Dog care


Being prepared is the first step. At your local pharmacy pick up: hydrogen peroxide, some sterile saline to irrigate or flush the wound (sterile saline for contact lens works well in a pinch), non stick sterile gauze pads, padded gauze wrap for bandage material and non-stick adhesive tape. My dogs have not tolerated neoprene dog boots well but I’ve found them to be a nice pre-made outer wrap for keeping bandage material clean, dry and in place. If your dog does tolerate the boots, they can be helpful to decrease wear on the pads.


Wound Wash Saline (by Blairex) can be found at Walgreens. This pre-pressurized can contains sterile saline to irrigate or flush wounds. It is helpful to remove dirt, debris and bacteria.

Hibiclens (by Regent Medical) is an antiseptic/antibacterial agent that contains chlorhexidine gluconate which is the antibacterial agent found in isopropyl alcohol. Use this agent to scrub the wound after flushing with wound wash saline. Rinse with Wound Wash again or water.

Povidone Iodine or Betadine antiseptic- Apply after washing the wound.


  • Food & Water with Dishes
  • Towel
  • Splint
  • Adhesive Tape
  • Gauze Rolls (2 inch & 3 inch)
  • Gauze Pads (2×2 & 3×3)
  • Flexible Adhesive Wrap
  • Benadryl (Diphenhydramine) 1-2 mg/lb every 8-12 hours)
  • Hydrogen Peroxide to induce vomitting (3% 5 ml/10 lbs P.O. max 30)
  • Kaopectate
  • Immodium (one capsule/50 lbs P.O.)
  • Aspirin (Ascriptin) 325 mg tablet 2-3 times daily)
  • No Tylenol, Ibuprofen, Nuprin, Motrin or Advil!
  • Ear Flush
  • Eye Flush
  • Surgical Scrub & Water/Saline
  • Triple Antibiotic Ointment (Neosporin)
  • Antibiotic/Cortisone Cream (Panolog)
  • Liquid Bandage
  • Skunk Off Shampoo
  • Oral Antibiotic (Rec. Amoxicillin 500 mg twice daily)
  • Snakebite Antivenom
  • Rectal Thermometer, Tweezers, Scissors, Nail Trimmers, Styptic Powder (Kwik Stop), Mosquito Forceps, Gloves, Pill Gun, Muzzle, Lead, Oral Dose Syringe


No doubt we would all agree that our dogs increase our joy and efficiency in the field. Whether it’s giving us a chance to set our feet prior to the bird taking flight, finding a down bird, or running after the one you winged, they’re our partners a field.

As a veterinarian, I asked Todd if I could occasionally share my thoughts on some topics of hunting dog care. I’d like to discuss wound care today and later share some ideas on hydration, vaccinations, heartworm prevention and review some flea and tick products.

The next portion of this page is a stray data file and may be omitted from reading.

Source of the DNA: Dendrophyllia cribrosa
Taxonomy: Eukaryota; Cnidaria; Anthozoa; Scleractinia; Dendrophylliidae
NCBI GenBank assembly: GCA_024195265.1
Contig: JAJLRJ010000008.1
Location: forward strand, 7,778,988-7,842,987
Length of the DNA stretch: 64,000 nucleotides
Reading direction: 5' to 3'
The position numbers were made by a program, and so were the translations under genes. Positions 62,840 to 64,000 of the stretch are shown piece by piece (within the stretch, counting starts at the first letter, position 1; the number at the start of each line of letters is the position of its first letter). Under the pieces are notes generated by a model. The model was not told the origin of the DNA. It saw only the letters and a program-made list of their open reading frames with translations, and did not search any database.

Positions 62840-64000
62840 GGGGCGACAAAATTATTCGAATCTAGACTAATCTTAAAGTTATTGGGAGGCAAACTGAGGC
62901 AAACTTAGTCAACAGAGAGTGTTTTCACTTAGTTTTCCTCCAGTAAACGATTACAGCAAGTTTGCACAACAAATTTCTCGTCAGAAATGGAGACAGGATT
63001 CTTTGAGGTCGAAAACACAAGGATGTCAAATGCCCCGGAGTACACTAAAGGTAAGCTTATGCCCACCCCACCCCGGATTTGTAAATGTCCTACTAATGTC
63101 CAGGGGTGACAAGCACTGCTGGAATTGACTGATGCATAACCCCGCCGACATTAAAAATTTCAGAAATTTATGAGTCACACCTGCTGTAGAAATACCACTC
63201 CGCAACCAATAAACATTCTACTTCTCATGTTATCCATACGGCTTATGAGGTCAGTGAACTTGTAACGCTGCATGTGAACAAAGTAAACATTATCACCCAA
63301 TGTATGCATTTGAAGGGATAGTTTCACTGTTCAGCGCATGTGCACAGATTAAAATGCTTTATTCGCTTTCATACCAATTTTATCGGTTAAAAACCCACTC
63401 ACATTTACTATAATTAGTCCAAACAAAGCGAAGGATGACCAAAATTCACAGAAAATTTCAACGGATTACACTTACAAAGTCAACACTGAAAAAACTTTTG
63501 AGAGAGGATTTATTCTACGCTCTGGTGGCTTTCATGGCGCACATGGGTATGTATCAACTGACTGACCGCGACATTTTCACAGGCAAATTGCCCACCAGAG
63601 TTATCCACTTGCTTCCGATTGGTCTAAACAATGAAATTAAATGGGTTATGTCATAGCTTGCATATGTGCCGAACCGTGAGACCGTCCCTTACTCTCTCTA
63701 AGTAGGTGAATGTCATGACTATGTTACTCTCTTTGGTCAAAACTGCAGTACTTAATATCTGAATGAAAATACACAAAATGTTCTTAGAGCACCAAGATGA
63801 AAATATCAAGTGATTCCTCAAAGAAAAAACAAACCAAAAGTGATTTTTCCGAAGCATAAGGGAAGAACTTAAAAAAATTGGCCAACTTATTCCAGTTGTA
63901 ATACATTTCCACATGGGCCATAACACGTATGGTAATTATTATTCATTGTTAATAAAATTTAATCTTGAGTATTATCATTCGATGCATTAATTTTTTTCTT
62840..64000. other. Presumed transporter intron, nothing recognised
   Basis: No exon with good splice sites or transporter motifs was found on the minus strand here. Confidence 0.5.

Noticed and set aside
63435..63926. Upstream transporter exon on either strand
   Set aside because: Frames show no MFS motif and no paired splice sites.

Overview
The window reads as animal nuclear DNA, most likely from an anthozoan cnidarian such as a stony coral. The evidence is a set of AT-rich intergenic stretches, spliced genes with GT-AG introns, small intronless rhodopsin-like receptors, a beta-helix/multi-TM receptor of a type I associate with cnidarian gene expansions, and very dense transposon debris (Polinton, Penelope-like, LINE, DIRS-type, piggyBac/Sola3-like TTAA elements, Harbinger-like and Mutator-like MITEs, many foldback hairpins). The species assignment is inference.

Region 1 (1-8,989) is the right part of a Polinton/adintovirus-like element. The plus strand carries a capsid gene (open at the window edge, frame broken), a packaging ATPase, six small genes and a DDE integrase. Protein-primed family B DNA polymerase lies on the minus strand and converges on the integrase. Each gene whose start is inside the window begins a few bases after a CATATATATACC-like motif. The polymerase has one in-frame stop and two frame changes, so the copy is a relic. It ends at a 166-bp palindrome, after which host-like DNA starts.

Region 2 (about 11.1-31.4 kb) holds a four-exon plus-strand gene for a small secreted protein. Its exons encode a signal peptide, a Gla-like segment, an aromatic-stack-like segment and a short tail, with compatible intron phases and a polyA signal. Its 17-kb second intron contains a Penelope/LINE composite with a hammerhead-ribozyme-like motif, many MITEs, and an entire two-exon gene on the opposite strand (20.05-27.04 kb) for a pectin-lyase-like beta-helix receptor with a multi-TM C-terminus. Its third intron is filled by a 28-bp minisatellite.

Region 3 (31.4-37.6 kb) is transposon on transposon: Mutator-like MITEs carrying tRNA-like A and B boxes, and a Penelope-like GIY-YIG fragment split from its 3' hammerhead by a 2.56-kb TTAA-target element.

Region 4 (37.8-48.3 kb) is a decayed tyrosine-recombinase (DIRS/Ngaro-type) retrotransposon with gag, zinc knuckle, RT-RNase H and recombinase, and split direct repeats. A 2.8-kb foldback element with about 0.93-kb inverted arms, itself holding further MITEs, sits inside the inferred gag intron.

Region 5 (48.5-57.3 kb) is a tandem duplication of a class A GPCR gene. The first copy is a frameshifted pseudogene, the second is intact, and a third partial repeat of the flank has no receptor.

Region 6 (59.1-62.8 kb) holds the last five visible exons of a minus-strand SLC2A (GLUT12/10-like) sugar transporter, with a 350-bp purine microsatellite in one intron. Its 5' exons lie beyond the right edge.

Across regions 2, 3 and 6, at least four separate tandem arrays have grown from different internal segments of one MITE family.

Often I see wounds that occurred while in the field. Some are minor and some are much more serious. My recommendation is to take them all as serious. Done right and promptly, wounds heal quickly and your dog is back in the field with you in one to three weeks. Not addressed, wounds (especially punctures) can become life threatening. Here’s what I do.


Some wounds are obvious- you see the gash or note the blood. Other types of wounds, especially punctures- may not bleed much at all. Periodically give your dog a good look over while you’re still in the field. After the hunt do more extensive check. Especially check the pads and the skin between them and remove clumps of mud and plant material.

If the hemorrhage is extensive (any squirting blood would fall into this category) an artery or large vein may have been cut and this is a “stop what you’re doing and get to the vet now” type of emergency. In these situations I don’t flush or clean much. The goal is to control the bleeding- gauze, tape and steady pressure work the best.

If the wound is not bleeding much, flush with saline (even bottled water will do), rinse with hydrogen peroxide and gently dry the wound. Cover the wound with a non stick pad, gauze and secure with tape (not too tight). Don’t hunt the dog, call the vet and see if you can get in that day.

Punctures can be the worst. They may not look bad and may not even bleed much. Yet as dirt (including bacteria and fungal elements) are caught inside the wound it will abscess and the pet may become septic and die. Sepsis is the term we use when a bacterial infection moves from one site (the wound) thru the bloodstream to the rest of the body. Punctures should be flushed extensively in the field, the dog put up, and taken to the vet right away. With all the wounds described, the vet will likely continue the cleaning process, start antibiotics and decide if closing the wound is indicated. The most effective or “golden” time to clean a wound is right when it happens. The “golden” time for closing (or suturing) a wound is within 12 hours of the time it occurred.